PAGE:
Revitalizing Southwest Virginia’s economy one drone at a time Reviewed by BJournal Editor on .   [caption id="attachment_1763" align="alignright" width="300"] Virginia Governor Terry McAuliffe (right) looks on as Coeburn instructs Appalachian Regiona   [caption id="attachment_1763" align="alignright" width="300"] Virginia Governor Terry McAuliffe (right) looks on as Coeburn instructs Appalachian Regiona Rating: 0
You Are Here: Home » Latest Issue » Revitalizing Southwest Virginia’s economy one drone at a time

Revitalizing Southwest Virginia’s economy one drone at a time

Revitalizing Southwest Virginia’s  economy one drone at a time

 

Virginia Governor Terry McAuliffe (right) looks on as Coeburn instructs Appalachian Regional Commission Chair Earl Gohl on the finer points of drone piloting. Photo courtesy Mountain Empire Community College

Virginia Governor Terry McAuliffe (right) looks on as Coeburn instructs Appalachian Regional Commission Chair Earl Gohl on the finer points of drone piloting. Photo courtesy Mountain Empire Community College

By Scott Robertson

When Fred Coeburn got into flying model airplanes as a hobby, he had no idea it would lead to an opportunity to bring an entire industry cluster to a region desperately in need of economic diversity. Yet somehow that’s what has happened.

Coeburn teaches a course listed in the Mountain Empire Community College (MECC) catalogue as AVI-195, Introduction to Unmanned Aerial Systems. In another time or another place, Coeburn’s drone course might be the equivalent of Underwater Basket Weaving at Berkeley, a harmless bit of fun masquerading as academia. In Southwest Virginia circa 2017, however, Coeburn’s course is the vanguard of an effort to bring new skills to a workforce in search of work.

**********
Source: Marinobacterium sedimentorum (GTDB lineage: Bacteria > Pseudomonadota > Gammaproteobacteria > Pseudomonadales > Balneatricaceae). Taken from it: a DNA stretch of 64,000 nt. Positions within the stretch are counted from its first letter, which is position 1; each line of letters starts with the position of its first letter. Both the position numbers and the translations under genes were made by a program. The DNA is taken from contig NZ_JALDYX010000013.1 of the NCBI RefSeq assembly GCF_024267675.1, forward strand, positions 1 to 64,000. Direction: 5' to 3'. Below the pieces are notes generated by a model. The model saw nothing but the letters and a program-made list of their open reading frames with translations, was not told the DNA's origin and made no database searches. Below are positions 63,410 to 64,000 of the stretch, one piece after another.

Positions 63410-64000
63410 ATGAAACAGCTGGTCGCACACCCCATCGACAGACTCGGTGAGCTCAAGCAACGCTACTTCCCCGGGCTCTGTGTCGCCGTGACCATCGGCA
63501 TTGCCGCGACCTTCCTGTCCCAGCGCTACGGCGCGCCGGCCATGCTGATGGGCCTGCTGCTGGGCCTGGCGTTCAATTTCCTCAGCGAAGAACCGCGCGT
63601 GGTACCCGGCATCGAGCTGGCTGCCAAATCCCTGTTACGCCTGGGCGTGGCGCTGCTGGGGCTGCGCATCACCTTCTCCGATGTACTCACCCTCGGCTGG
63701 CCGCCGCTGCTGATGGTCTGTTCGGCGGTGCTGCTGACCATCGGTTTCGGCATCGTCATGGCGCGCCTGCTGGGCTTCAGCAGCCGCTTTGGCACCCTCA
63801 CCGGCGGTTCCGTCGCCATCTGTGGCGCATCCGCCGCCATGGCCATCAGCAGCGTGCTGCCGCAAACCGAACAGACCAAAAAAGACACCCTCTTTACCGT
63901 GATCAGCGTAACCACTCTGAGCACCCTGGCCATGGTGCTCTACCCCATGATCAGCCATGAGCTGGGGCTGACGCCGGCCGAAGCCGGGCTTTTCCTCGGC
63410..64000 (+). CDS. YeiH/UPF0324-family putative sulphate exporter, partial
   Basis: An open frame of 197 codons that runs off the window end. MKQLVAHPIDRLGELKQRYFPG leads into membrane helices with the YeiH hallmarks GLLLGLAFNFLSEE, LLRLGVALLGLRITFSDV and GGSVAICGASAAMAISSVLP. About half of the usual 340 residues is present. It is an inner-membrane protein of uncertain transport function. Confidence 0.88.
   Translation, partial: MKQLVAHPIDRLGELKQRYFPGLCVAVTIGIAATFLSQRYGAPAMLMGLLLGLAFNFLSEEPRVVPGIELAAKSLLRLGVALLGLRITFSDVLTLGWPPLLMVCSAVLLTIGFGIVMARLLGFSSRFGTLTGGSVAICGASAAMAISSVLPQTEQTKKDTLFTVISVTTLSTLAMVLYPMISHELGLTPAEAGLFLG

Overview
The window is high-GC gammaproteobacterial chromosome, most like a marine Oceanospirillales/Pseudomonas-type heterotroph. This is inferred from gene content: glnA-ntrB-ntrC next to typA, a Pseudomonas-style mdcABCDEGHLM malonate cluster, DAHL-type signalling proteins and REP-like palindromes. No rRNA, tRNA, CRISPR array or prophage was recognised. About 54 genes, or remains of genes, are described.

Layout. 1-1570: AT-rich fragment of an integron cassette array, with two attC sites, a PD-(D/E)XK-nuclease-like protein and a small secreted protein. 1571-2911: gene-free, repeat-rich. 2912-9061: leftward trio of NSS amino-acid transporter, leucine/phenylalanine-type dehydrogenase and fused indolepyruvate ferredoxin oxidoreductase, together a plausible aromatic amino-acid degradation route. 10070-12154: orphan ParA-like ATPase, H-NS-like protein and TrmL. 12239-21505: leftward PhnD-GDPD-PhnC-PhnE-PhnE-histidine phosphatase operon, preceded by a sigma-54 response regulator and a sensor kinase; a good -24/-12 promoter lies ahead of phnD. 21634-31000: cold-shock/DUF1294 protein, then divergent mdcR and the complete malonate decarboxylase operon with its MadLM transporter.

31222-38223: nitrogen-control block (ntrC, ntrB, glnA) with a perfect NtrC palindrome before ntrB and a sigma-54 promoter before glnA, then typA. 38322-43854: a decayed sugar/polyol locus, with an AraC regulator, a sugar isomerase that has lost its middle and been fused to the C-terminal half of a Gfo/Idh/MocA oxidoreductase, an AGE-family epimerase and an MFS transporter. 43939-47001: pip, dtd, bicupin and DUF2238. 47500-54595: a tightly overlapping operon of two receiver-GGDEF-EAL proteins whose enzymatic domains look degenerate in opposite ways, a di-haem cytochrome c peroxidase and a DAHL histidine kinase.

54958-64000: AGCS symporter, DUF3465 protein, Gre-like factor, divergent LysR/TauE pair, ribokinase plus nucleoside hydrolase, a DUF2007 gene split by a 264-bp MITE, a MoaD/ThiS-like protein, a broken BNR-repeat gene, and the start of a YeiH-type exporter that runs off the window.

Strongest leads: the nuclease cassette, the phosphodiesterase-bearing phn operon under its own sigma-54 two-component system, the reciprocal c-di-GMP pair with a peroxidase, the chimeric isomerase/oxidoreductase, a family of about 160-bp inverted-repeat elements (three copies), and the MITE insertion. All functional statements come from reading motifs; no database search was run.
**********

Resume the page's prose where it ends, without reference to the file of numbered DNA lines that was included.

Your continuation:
The tobacco- and coal-based economies that had kept much of Southwest Virginia’s population gainfully employed since settlers moved west from Jamestown have failed. However, both the public and private sectors have latched onto Coeburn’s drone program as a possible first step in bringing unmanned systems construction and operations jobs to help fill the gap.

Coeburn said the credit for the creation of the drone program goes to Jack Kennedy, Wise County court clerk. “He decided drones, this nascent technology, were going to take off, and that Southwest Virginia should try to make itself a hub of drone manufacturing technology.”

Kennedy met with Matt Sweeny and Tom Bass, the owners of Flirtey, a drone company already making commercial deliveries in Australia. In July 2015, Flirtey became the company to make the first FAA-approved delivery on U.S. soil, shipping medical supplies to a remote area medical clinic in Wise County.

The next step involved bringing Virginia Tech and NASA into the picture, which in turn led to Aurora Flight Sciences sending a Centaur drone (wingspan: 44 feet) full of medical supplies to Wise County, where those supplies were then loaded into Flirtey’s smaller drone for the last leg of the journey. The drone that made that delivery is now in the Smithsonian’s Air and Space Museum.